A reverse revolutionary is someone who begins as the staunchest conservative. The revolution has come and ruined the world he loves. He’s seen all that he holds good swept aside in a frenzy. Panic ensues, and then rage. What shall he do?
He sets upon pushing back the revolution by what he thinks is a counter-revolution. Whatever the revolutionaries affirm, he’ll deny. Whatever nefarious plans they have, he’ll plan the opposite. Whenever they push, he’ll push back harder. But what he really does is create a contrary revolution. Instead of negating the revolution, he reverses it.
But what’s the difference exactly between negation and reversal? I think it’s the difference between partial and full denial of a revolutionary argument.
Jean Jacques Rousseau, the Ur-revolutionary, thinks something like this:
“Man is born free but everywhere he’s in chains, so he must be born good and it’s society that makes him evil.“
There’s rather a lot here, but for simplicity’s sake it’s an argument with two parts. “Man is born free and everywhere he’s in chains”, effectively means that humans are naturally equal, but everywhere unequal. Why are we unequal if nature makes us equal? Because “man is born good and it’s society that makes him evil.”. That is, unjust social institutions have corrupted us, and prevent us from living as we would in a state of nature.
We can reverse or negate this position. A reversal would be something like this:
“Yes, man is born good, and society makes him evil. But it’s because by nature he’s unequal, and society is what makes him equal.”
In other words, we agree with Rousseau that society and its institutions are responsible for all injustice. However, we disagree with him that inequality is the problem. The problem is the opposite: equality. In the imagined state of nature, humans are unequal, and it’s society which has imposed an unnatural equality upon them.
If Rousseau’s original position is a sort of egalitarian primitivism, our reversed position is a sort of hierarchical primitivism. Were we to put the latter into practice, it would oppose the former, but create its own revolution to do so. It would resist with equal vehemence the status quo, but for the opposite reasons.
A negation, on the other hand, would read like this:
“Man isn’t born free and he isn’t everywhere in chains, so he isn’t born good, and society doesn’t make him evil.”
While the reversal inverts the premise, but keeps the conclusion, the negation says that the premise and conclusion are both false. It denies them both.
Fair, but why does this matter? Aren’t we just splitting hairs? It matters because reversing a revolution accepts part of its lie. One starts from this lie, then tries to produce from it an opposite effect than so far has been produced. But lies are at odds with reality, because only what’s true is real. By fighting lies with lies one risks ruining the world twice over instead of improving it. Further, since lies by definition don’t correspond to reality, a revolution in reverse is destined to fail. Accepting a lie means to accept something which doesn’t exist, and carrying through this lie into political action means creating a delirium or fantasy. History testifies to the fleeting nature of such things.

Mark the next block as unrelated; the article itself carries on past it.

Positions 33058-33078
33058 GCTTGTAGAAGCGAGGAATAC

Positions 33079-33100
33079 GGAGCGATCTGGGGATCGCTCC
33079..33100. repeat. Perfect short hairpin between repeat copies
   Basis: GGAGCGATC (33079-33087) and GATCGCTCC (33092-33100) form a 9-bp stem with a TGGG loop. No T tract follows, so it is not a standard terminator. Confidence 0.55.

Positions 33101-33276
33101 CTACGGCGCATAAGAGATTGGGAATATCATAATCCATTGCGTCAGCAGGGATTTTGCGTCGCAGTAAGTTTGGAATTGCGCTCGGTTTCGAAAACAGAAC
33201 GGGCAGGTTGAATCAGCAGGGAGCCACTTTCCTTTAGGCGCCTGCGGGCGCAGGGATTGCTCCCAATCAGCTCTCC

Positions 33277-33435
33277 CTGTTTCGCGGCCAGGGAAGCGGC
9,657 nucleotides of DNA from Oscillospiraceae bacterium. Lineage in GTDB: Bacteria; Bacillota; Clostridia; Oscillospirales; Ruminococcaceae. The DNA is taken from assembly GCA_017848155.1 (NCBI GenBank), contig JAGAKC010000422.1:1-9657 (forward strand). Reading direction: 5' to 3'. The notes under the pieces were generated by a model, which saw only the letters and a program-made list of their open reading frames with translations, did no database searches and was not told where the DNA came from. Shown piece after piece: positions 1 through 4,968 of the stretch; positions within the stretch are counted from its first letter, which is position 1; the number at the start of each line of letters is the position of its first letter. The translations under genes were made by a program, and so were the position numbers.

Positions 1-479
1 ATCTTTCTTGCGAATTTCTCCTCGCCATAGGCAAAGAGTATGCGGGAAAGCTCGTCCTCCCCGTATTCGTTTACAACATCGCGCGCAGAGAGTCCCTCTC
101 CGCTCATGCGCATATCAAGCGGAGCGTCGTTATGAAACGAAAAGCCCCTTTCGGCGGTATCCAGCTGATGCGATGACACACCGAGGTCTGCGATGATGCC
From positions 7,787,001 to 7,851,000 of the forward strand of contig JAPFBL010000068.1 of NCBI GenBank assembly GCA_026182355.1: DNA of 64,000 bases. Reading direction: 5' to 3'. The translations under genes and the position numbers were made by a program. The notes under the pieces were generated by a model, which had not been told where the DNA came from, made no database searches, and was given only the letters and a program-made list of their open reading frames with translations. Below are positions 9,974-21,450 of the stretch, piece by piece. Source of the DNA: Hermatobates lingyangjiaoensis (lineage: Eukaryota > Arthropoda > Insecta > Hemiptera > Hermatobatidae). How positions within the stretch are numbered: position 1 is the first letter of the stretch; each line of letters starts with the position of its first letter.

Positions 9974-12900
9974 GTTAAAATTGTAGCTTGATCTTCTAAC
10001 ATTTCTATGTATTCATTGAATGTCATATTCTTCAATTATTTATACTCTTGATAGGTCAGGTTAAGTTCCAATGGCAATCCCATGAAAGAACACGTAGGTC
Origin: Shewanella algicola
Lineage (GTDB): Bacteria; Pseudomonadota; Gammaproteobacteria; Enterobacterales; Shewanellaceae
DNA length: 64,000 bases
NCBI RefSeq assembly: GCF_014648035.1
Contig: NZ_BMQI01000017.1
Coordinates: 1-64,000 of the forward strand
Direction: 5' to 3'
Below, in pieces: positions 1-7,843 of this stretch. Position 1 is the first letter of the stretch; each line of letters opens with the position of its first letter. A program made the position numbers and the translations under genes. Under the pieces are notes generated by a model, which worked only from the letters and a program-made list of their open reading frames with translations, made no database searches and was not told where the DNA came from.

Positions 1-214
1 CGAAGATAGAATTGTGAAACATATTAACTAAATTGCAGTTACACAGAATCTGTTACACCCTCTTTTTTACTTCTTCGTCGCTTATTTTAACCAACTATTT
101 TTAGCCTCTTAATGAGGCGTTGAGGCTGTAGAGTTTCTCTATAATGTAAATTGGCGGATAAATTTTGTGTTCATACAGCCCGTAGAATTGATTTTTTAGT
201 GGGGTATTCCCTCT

To create a revolution in the opposite direction is tempting for those who want to protect themselves from a revolution but have unwittingly drunk from its well. It’s the reaction (in the political sense) of someone unwilling to reflect on the times he lives in or analyse himself as the product of a Zeitgeist. Someone who hasn’t thought that all ideas have a genealogy, and that those ideas he detests might be closer on the family tree than he suspects. The reverse revolutionary, in short, is someone who confuses the familiar with the truth.
Like water through coffee, a revolutionary idea only bursts forth once it has thoroughly saturated the culture. By that point it’s part of a wider background, framing all conversation and extremely difficult to think outside of, like the courtyard surrounding a prison that blocks any view of the distance. Robespierre and the Jacobins normalised political violence as a means of change with La Terreur, and La Terreur Blanche was their mirror. Marxism normalised crude materialism and a murderous utilitarian collectivism, and Nazism was its mirror. Indeed, to get Nazism one must simply reverse, point-by-point, every social creed of Marxism, keep the materialist worldview intact, then embed it in a Prussian context (A. Del Noce, (2014), The Crisis of Modernity, pp. 68-69).
Retreat into so-called centrism doesn’t protect against reverse revolution either. A mild and centrist ideology that opposes a harsh and radical one, can still be a revolution in reverse if it shares the same underlying commitment to a revolutionary ideal. Recall that it’s not the manner but the content that defines a revolution. The reversal of a reductive political utopia must necessarily be another reductive political utopia. Thus, the economic liberal who opposes socialism by curing every ill with market forces is no less revolutionary than the socialist for merely being a centrist. Lastly, that one wishes to achieve one’s aims through gradual change doesn’t make one less revolutionary, for a slow revolution is still a revolution.
In our day such reversals are coming thick and fast on the ground, as they must in an age of crisis and disintegration, though they lack the sophistication of even the crudest Victorian pamphlet. The disgraced and arrested influencer Andrew Tate is a reverse revolutionary of sorts. He accepts the radical feminist vision of the patriarchy as a grand male conspiracy to oppress womankind but considers this a good thing which must be reinstated. The result is a masculinist revolution parallel to the radical feminist one, where everything that feminist revolutionaries decry, Tate applauds. Any existing order which is neither feminist nor masculinist is the shared enemy of both.